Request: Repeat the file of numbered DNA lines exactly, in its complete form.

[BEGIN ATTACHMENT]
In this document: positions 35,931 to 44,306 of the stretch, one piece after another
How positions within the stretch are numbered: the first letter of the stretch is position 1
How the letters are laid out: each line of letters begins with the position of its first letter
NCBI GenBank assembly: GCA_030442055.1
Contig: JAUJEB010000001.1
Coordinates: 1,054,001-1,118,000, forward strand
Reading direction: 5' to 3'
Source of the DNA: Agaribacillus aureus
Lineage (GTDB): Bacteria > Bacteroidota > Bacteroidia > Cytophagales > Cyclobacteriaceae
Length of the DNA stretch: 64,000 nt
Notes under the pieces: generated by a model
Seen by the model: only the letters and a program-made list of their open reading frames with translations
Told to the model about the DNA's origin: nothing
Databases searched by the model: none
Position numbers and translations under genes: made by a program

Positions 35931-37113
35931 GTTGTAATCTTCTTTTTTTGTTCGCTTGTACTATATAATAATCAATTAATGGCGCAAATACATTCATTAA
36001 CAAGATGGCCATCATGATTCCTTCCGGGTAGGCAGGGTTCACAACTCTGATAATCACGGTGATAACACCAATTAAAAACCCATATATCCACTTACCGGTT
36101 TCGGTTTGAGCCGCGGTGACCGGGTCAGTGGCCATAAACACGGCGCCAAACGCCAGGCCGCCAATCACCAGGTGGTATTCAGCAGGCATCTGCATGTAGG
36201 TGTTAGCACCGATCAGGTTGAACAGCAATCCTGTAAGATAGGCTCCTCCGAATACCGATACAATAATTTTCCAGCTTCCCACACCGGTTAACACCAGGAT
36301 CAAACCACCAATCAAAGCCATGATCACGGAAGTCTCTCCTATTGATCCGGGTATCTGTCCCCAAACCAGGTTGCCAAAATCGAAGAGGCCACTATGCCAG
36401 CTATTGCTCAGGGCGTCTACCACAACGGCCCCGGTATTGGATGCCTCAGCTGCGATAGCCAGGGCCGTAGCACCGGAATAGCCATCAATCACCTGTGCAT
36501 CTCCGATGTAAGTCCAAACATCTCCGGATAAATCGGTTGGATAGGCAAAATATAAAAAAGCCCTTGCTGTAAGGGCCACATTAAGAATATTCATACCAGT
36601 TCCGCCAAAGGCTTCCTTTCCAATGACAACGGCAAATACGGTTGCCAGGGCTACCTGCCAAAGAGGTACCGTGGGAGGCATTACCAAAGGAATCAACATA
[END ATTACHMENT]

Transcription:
In this document: positions 35,931 to 44,306 of the stretch, one piece after another
How positions within the stretch are numbered: the first letter of the stretch is position 1
How the letters are laid out: each line of letters begins with the position of its first letter
NCBI GenBank assembly: GCA_030442055.1
Contig: JAUJEB010000001.1
Coordinates: 1,054,001-1,118,000, forward strand
Reading direction: 5' to 3'
Source of the DNA: Agaribacillus aureus
Lineage (GTDB): Bacteria > Bacteroidota > Bacteroidia > Cytophagales > Cyclobacteriaceae
Length of the DNA stretch: 64,000 nt
Notes under the pieces: generated by a model
Seen by the model: only the letters and a program-made list of their open reading frames with translations
Told to the model about the DNA's origin: nothing
Databases searched by the model: none
Position numbers and translations under genes: made by a program

Positions 35931-37113
35931 GTTGTAATCTTCTTTTTTTGTTCGCTTGTACTATATAATAATCAATTAATGGCGCAAATACATTCATTAA
36001 CAAGATGGCCATCATGATTCCTTCCGGGTAGGCAGGGTTCACAACTCTGATAATCACGGTGATAACACCAATTAAAAACCCATATATCCACTTACCGGTT
36101 TCGGTTTGAGCCGCGGTGACCGGGTCAGTGGCCATAAACACGGCGCCAAACGCCAGGCCGCCAATCACCAGGTGGTATTCAGCAGGCATCTGCATGTAGG
36201 TGTTAGCACCGATCAGGTTGAACAGCAATCCTGTAAGATAGGCTCCTCCGAATACCGATACAATAATTTTCCAGCTTCCCACACCGGTTAACACCAGGAT
36301 CAAACCACCAATCAAAGCCATGATCACGGAAGTCTCTCCTATTGATCCGGGTATCTGTCCCCAAACCAGGTTGCCAAAATCGAAGAGGCCACTATGCCAG
36401 CTATTGCTCAGGGCGTCTACCACAACGGCCCCGGTATTGGATGCCTCAGCTGCGATAGCCAGGGCCGTAGCACCGGAATAGCCATCAATCACCTGTGCAT
36501 CTCCGATGTAAGTCCAAACATCTCCGGATAAATCGGTTGGATAGGCAAAATATAAAAAAGCCCTTGCTGTAAGGGCCACATTAAGAATATTCATACCAGT
36601 TCCGCCAAAGGCTTCCTTTCCAATGACAACGGCAAATACGGTTGCCAGGGCTACCTGCCAAAGAGGTACCGTGGGAGGCATTACCAAAGGAATCAACATA